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It's no secret that getting a four-year degree can mean racking up a lot of debt. And what happens if you decide to tack on a graduate degree?
Americans with graduate degrees carry an average 61% more total debt than the national average. Compared only with people who have student loan debt, those with graduate degrees carried 23% more total debt. Their credit scores, however, don't appear to be suffering as a result of their high balances.
To find out more about how a graduate degree affects Americans' debt and credit, Experian analyzed consumer credit data from the fourth quarter of 2018 to see how advanced degree holders compared with their peers. Read on for our insights and analysis.
Debt Overview of Graduate Degree Holders
American consumers overall carry an average of $34,906 in student loan debt, according to Experian data from the fourth quarter of 2018. Consumers with a graduate degree, unsurprisingly, carry over 30% more—with a total of $46,798 in student loan debt.
When it comes to total average debt across all open tradelines, or accounts, consumers with graduate degrees had $150,824 in total average debt. Compared with the national average of $93,446 in average total debt, those with advanced degrees owed over $57,000 more across all their accounts.
Broken down by debt product, consumers with graduate degrees had higher average balances in every category except retail cards. They carried 44% higher than average personal loan balances, 34% higher student loan debt and 26% higher credit card balances than the national average.
|Average With Graduate Degree||National Average||Difference|
|Average Credit Card Balance||$8,115||$ 6,445||26%|
|Average Retail Card Balance||$1,076||$ 1,205||-11%|
|Average Student Loan Balance||$46,798||$ 34,906||34%|
|Average Auto Loan Balance||$20,012||$ 19,117||5%|
|Average Personal Loan Balance||$23,443||$ 16,249||44%|
|Average Mortgage Balance||$275,713||$ 201,002||37%|
When it comes to credit scores, consumers with graduate degrees have an average FICO® Score of 741—which is 40 points higher than the national average. That score is also 63 points higher than the average of 667 held by people who have student loan debt.
When compared with the average score of consumers with a student loan, the considerable difference shows that even though people with graduate degrees carry higher total debt and student loan debt amounts, it's still possible for them maintain a top-tier credit score.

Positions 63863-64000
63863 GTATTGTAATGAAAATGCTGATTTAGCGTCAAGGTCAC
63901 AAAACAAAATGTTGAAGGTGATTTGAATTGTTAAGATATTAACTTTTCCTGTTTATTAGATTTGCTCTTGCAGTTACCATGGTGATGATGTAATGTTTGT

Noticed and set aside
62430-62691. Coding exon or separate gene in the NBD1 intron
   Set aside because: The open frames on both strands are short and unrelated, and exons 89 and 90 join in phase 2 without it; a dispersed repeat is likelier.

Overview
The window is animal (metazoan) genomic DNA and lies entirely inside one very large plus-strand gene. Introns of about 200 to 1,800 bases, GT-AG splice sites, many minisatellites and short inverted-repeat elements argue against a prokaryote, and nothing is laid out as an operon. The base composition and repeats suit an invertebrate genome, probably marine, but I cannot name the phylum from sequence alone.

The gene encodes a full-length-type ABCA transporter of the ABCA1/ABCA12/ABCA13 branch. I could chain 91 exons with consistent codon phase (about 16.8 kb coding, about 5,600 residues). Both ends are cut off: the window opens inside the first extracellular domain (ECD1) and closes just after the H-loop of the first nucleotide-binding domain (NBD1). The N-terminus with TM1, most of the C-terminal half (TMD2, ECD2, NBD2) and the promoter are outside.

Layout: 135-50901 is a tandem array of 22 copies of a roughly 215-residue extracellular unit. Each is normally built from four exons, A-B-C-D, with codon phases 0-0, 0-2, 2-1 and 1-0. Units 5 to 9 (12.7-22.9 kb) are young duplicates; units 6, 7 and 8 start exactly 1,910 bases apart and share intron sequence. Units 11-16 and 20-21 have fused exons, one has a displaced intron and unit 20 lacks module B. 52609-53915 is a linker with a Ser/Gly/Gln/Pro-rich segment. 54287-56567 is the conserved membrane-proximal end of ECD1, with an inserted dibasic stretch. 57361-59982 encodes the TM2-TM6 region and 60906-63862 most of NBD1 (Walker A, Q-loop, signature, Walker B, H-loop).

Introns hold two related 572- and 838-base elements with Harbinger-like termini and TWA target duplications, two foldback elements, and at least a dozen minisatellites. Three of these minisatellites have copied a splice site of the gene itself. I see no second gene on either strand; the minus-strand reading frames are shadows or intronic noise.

Californians With Graduate Degrees Have the Highest Total Debt
Of the top five states where people with graduate degrees carried the most total debt, California came in first, with an average of $226,290. The total average debt amounts among graduate degree earners across the top three states were all more than double the national average of $93,446.
|Rank||State||Average Total Debt||FICO® Score|
|2||District of Columbia||$208,832||739|
People With Graduate Degrees Had Least Debt in Mississippi
Of the top five states where people with graduate degrees carried the least total debt, Mississippi came in first, with an average of $92,485. While total debt amounts in these states were considerably lower than in other states, graduate student earners' debt in these states still hovered around the national average of $93,446.
|Rank||State||Average Total Debt||FICO® Score|
If you have a graduate degree and want to find out more about your debt and credit, consider getting a free copy of your credit reports and scores from Experian to see what appears in your credit file.
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Methodology: The analysis results provided are based on an Experian-created statistically relevant aggregate sampling of our consumer credit database that may include use of the FICO® Score 8 version. Different sampling parameters may generate different findings compared with other similar analysis. Analyzed credit data did not contain personal identification information. Metro areas group counties and cities into specific geographic areas for population censuses and compilations of related statistical data.
FICO® is a registered trademark of Fair Isaac Corporation in the U.S. and other countries.